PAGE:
Handgun permits rose 73 percent in Connecticut last year

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Nearly 30,000 handgun permits were issued in Connecticut in 2016, an increase of 73 percent from the 17,000 issued in 2015.

Since 2014, handgun permits have at least doubled the number of permits for long guns.

Gov. Dannel P. Malloy has proposed raising state pistol permitting fees in his latest budget, which would bring in an estimated $11.6 million extra a year, according to the administration.

The pistol permit fee would increase from $70 to $300, the five-year permit would rise from $140 to $370, and a separate background check fee would be $75 instead of the current $50.

Those combined fees would be $745 compared to $260.

Surges in firearm purchases are often triggered by legislative discussion of gun control or national tragedies such as the massacre at Sandy Hook Elementary School in Newtown in December 2012.

Gun control reform in Connecticut has increased the demand for firearms and thus increased the Department of Emergency Services and Public Protection’s workload for processing the pistol permits, long-gun certificates and ammunition certificates, said Chris McClure, spokesman for the governor’s budget office. “Raising the fee will cover the costs of the Connecticut State Police associated with these workload increases,” he said

Here’s how the process works for the state police: An applicant brings in a temporary permit issued by their local municipal government or police, along with a photo ID, proof of citizenship, and payment.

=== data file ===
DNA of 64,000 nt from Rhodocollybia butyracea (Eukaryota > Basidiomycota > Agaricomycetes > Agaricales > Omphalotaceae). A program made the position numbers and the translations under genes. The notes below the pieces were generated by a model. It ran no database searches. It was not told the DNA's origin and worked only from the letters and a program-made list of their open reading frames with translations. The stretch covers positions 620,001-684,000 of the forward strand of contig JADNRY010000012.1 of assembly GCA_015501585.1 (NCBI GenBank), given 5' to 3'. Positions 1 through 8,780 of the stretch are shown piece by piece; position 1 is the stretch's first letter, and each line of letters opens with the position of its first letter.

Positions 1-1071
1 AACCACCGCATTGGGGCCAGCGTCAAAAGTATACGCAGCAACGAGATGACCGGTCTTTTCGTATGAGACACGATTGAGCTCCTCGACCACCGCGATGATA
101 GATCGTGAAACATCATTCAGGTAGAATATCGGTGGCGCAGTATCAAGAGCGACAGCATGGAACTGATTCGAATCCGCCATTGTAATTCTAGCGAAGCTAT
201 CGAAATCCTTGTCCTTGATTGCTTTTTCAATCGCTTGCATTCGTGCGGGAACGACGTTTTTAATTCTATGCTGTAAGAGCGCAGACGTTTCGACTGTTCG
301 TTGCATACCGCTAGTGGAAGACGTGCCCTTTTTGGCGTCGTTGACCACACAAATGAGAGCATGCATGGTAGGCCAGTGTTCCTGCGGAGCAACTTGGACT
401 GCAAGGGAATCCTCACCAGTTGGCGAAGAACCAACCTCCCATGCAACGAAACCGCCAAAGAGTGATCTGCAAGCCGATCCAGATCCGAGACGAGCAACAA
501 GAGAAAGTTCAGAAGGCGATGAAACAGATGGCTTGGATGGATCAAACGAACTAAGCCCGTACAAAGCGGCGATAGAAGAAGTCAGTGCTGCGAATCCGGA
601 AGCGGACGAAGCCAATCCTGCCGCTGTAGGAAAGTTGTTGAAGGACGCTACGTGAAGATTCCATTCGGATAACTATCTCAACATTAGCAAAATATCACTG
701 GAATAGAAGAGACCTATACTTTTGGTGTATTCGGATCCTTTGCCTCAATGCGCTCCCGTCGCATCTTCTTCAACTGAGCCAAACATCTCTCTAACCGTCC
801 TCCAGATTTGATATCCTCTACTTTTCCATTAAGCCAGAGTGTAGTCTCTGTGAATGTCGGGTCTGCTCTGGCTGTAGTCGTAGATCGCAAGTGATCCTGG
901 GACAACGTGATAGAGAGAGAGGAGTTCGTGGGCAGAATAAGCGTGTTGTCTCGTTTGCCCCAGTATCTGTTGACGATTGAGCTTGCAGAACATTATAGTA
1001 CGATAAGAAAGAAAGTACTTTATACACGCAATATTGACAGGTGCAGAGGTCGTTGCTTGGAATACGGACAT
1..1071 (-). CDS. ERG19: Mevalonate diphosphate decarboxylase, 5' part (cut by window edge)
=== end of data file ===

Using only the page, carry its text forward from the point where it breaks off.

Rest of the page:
The length of time it takes for someone to have his or her background processed before receiving a permit depends on the person’s name. Someone with a common name like “John Smith” will take approximately 40 minutes while someone with a less-common name may take five minutes.

So for the 30,000 hand gun permits alone in 2016, it would have taken State Police between 2,500 and 20,000 hours (or between 104 and 833 days) to process.

However, since President Donald Trump was elected, there have been noticeable declines in gun sales and training registrations, said Bill Reed, owner of Connecticut Firearms Training.

“Ever since Trump got in office, people aren’t worried about their guns,” said Reed. “Gun sales are down.”

Recent participants in his course have not even heard of Gov. Malloy’s proposal, he said, whereas the previous year, incidents in Paris and San Bernadino were fresh on their minds.

“Every time something major happens we always see a huge increase,” said Reed. “I wish we didn’t for that type of situation but it happens.”

The NRA responded to Malloy’s proposal, saying the proposed fee hikes would make it harder for some of Connecticut’s most vulnerable citizens to protect themselves.

“Some of our state’s poorest residents, many of whom live in high-crime neighborhoods, may not be able to afford a firearm for self-protection under Malloy’s proposed fee hikes,” said Chris Kornacki, the NRA’s Connecticut legislative liaison.

Though it’s true that more guns are purchased in Connecticut’s larger cities, such s New Haven, Stamford and Bristol, the more rural areas stand out when totals are adjusted for population.

In some towns, like Colebrook, Harwinton, Franklin and Hampton, there’s a handgun permit for every three residents.

Explore below to see which towns in Connecticut have received the most handgun permits since 2000.

What do you think?

  • ell coska

    I was surprised by the low percent in cities, then realized you were only tracking “registered” guns.

  • FormerMainer

    I was surprised at the ratios – the data would make the NRA quite happy – there seems to be no correlation at all between legal guns and crime. in fact, it’s just the opposite.

  • Lou Rizzuti

    With the proposed increase in the fees it seems micromanager malloy wants to slow down the growth of permits. As far as the time it takes, I waited in line longer than in front of the window. I think the increase in permits was due to the fact that many thought Hildabeast was going to win and ban handguns.